The 2/83N is, in my opinion, the ultimate slide rule. It has 31 scales, conveniently organized, and with explanations on the right-hand side. Its braces have rubberized strips on them, and are thick enough that the rule can be used while sitting on a table. The ends of the slide extend out past the ends of the stator so it’s always easy to manipulate (I don’t have any Keuffel & Esser rules on this list, but they had a clever design that combatted this problem as well, with the braces being more L-shaped than C-shaped). The range of C (and therefore everything else, but this is the easiest way to explain) goes beyond 1-10, starting at around 0.85 and ending around 11.5. The plastic operates incredibly smoothly (granted, I bought mine NOS from Faber’s German store a few years ago, that had to have helped), and the whole thing is just beautiful. Truly the grail slide rule.
Faber-Castell 62/83N Novo-Duplex
This feels like a complete cop-out, because it is essentially identical to the 2/83N, except smashed into half of the width. You lose the nice braces, you get a slightly less-fancy cursor, and you lose precision when you condense the same scale down to half-width. But you end up with something ridiculously dense in functionality for a small package. Even though it’s essentially the same rule as the 2/83N, I think it deserves its own place on this list.
Pickett 108-ES
This was the piece I’d been looking for to essentially wrap up my collection. It is a circular, or dial, slide rule, and it is tiny – 8cm in diameter. It’s much harder to come by than the larger circular Picketts, particularly the older 101-C. Circular rules have some distinct advantages – notably their compact size (the 108-ES is the only rule I own that I would truly call pocketable, and it cradles nicely in the palm of my hand), and the infinite nature of a circular slide. The latter advantage means there’s no point in adding folded scales, nor is there ever a need to back up and start from the other end of the slide because your result is off the edge.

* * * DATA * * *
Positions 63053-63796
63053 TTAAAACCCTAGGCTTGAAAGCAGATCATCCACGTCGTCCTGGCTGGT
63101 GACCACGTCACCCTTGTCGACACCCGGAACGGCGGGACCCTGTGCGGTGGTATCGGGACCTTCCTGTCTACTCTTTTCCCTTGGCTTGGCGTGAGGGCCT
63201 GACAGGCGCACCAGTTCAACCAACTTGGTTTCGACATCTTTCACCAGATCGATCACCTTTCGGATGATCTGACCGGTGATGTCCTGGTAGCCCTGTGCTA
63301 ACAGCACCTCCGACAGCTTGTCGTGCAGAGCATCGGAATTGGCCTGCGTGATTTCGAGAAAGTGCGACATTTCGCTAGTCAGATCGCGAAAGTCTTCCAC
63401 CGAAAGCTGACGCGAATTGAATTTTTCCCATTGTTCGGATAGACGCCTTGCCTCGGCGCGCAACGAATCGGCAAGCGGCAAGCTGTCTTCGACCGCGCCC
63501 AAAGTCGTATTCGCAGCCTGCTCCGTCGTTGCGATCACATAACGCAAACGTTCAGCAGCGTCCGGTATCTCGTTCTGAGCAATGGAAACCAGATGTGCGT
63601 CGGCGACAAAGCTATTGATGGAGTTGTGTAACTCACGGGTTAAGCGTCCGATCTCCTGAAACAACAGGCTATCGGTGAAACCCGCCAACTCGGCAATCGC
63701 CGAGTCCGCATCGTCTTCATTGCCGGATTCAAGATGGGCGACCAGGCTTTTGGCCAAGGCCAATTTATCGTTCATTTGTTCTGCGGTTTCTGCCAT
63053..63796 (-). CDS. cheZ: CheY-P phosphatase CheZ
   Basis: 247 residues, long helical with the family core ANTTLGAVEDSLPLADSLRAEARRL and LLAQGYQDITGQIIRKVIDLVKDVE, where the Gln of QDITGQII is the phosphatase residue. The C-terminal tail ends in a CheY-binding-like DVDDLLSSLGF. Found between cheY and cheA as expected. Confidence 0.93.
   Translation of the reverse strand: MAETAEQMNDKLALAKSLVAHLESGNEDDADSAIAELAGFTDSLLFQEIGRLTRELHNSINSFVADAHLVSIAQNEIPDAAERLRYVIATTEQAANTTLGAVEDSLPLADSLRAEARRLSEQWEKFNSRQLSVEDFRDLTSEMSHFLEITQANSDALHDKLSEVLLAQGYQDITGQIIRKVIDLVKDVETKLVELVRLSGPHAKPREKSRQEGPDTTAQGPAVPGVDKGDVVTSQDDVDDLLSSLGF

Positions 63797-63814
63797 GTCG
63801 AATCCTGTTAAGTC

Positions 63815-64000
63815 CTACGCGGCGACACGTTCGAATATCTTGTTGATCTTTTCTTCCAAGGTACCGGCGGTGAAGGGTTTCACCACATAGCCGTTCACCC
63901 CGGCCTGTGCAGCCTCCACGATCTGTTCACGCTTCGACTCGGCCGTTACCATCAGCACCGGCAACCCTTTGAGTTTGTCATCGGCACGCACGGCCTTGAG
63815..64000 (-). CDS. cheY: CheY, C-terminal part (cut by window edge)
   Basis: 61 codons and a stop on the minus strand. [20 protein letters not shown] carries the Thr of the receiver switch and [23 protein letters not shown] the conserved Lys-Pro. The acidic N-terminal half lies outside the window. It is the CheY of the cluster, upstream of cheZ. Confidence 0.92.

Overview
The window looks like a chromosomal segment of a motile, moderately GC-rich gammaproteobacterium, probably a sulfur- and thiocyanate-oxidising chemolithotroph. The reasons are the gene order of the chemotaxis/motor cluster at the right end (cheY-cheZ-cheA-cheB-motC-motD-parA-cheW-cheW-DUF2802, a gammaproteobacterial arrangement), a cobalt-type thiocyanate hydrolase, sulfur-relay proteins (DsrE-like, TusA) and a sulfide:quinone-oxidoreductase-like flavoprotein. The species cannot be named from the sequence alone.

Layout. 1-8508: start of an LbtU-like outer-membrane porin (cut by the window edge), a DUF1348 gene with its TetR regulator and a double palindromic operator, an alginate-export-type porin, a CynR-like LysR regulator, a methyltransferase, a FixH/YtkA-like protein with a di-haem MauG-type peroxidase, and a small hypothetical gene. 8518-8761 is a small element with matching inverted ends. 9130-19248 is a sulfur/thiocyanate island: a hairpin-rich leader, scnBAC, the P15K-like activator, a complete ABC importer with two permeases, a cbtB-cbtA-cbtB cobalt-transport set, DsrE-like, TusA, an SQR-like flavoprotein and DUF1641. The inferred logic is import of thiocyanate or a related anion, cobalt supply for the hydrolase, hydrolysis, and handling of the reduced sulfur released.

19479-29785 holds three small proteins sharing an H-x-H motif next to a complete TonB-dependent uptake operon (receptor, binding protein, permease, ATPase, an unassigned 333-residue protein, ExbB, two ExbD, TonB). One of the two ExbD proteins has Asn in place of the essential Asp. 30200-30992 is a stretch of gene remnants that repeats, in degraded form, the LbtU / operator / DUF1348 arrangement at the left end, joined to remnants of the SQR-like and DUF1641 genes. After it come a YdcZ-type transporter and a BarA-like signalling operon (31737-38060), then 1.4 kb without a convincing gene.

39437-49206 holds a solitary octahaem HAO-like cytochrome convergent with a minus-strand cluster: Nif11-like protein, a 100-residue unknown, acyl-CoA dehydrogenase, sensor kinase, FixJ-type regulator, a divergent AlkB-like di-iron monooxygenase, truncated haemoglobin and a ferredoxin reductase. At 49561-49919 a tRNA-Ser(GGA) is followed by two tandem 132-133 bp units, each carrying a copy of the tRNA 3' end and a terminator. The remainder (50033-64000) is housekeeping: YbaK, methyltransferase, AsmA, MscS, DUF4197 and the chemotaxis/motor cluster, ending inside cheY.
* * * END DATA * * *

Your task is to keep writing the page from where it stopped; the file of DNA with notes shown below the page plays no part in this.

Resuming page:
The 108-ES, by my understanding, was a fairly late model, manufactured in Japan. It is mostly plastic, and incredibly smooth to operate – moreso than non-circular Picketts that I’ve used. The obverse has L, CI, and C on the slide; D, A, and K on the stator. The reverse has no slide, and has D, TS, three scales of T, and two of S. I can’t help but hear “I’m the operator / with my pocket calculator” in my mind when I play with this thing. It really packs a lot of punch for something so diminutive. The larger 111-ES, of the same sort of manufacture, is also quite impressive with (among other things) the addition of log-log scales.

  1. If you’ve never used a slide rule before, the names of the scales won’t mean much. I’d suggest reading the ISRM’s Course on How to Use the Slide Rule and their Glossary for a full description of scales, but here are some basics: C and D are logarithmic scales used for multiplication. CF and DF are the same, but they start further down the line to effectively make the slide ‘longer’. CI and DI are the reciprocals of C and D, you can probably guess what CIF and DIF are. A and B are squares of C and D, K is cube. S and T refer to Sin and Tan, ST is a combined sin/tan scale for numbers low enough that they’re effectively the same. L is a linear scale for reversing the log. LL scales are log-log scales used for arbitrary exponentiation. ↩︎
  2. Pickett released yellow and white slide rules, largely standardized by the model number ending in ‘ES’ for ‘Eye-Saver’ yellow, or ’T’ for white. ↩︎